The Early Evolution of Virtual Deposition Software
The legal field isn’t tech-averse. Cloud storage, document sharing, digital collaboration, and electronic discovery tools are mainstays. Several courtrooms already permitted live streaming, allowing litigants or expert witnesses to stream in from time to time.
With the technology available, it was already possible to do remote or partially remote legal work. However, there wasn’t a single tool designed to facilitate an entire distance proceeding or handle the ins and outs of a deposition from beginning to end.
With a sudden need and increasing demand, newer solutions are evolving to meet the demand for secure, reliable, and convenient virtual depositions. The first iterations were designed to work with other videoconferencing platforms and compensate for their shortcomings.
These more basic solutions usually focus on a few critical points – exhibit sharing, record-making, and sometimes shoring up security. Some virtual deposition workarounds include integrating third-party tools, like Box cloud storage, into Zoom.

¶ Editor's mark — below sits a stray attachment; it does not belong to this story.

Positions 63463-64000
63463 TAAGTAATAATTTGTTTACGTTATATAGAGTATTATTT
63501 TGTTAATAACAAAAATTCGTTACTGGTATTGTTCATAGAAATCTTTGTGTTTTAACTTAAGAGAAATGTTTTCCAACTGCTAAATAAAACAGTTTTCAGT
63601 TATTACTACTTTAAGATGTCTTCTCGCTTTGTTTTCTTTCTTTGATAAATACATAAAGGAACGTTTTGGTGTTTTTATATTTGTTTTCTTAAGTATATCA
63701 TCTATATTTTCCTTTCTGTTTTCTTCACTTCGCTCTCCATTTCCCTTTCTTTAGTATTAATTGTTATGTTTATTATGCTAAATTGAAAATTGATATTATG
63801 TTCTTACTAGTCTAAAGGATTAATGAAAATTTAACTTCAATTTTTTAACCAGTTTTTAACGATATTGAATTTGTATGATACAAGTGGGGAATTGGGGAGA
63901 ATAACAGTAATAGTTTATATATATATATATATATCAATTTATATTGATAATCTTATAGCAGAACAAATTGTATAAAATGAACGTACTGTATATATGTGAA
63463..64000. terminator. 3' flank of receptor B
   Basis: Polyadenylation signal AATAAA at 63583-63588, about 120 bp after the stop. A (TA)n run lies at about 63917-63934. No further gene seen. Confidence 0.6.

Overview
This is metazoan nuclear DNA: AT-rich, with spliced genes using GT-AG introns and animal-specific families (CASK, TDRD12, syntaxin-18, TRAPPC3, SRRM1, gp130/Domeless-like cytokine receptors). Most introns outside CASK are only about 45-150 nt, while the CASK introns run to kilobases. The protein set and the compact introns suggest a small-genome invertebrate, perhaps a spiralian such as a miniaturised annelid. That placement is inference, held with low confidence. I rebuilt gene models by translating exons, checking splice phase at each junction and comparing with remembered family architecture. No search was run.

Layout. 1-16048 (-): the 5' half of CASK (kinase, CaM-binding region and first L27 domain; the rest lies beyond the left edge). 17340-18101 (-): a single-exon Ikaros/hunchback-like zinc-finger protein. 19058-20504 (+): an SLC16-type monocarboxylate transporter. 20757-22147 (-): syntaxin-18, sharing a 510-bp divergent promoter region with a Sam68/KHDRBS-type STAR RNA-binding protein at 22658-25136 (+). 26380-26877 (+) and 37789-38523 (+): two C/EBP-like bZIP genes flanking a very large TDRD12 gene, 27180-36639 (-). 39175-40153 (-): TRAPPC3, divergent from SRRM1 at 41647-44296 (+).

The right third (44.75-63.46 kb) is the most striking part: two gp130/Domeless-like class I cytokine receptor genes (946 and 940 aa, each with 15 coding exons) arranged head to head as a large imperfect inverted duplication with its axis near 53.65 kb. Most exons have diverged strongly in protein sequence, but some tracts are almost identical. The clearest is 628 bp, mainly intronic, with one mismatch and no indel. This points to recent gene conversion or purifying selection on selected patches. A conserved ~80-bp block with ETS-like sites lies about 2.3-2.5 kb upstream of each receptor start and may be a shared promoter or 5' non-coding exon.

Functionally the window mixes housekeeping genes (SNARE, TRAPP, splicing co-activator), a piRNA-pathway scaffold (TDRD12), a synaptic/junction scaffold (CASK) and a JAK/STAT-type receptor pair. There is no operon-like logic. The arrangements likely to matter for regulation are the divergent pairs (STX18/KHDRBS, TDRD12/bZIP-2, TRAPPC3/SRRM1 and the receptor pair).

But newer solutions are rethinking this approach altogether.
The Legal-First Evolution
A legal-first virtual deposition solution operates more as a digital service provider than a videoconferencing tool. It facilitates the entire legal proceeding within a single platform, with no third-party tools required. This begins with mapping out a user interface (UI) that translates in-person court proceedings into digital interactions.
For example, remote exhibition sharing can be as simple as uploading to a purpose-built storage folder that distributes documents to the other parties at the appropriate time.
It’s far more efficient than current Zoom workarounds, which may require emailing exhibits into court ahead of time or sharing documents with opposing counsel in advance. And it provides flexibility for late additions or updates.
Generic vs Purpose-Built Deposition Platforms
Another legal-specific advancement is secure sidebar rooms. Generic conferencing tools offer private chats and new options like breakout rooms for more private sub-meetings.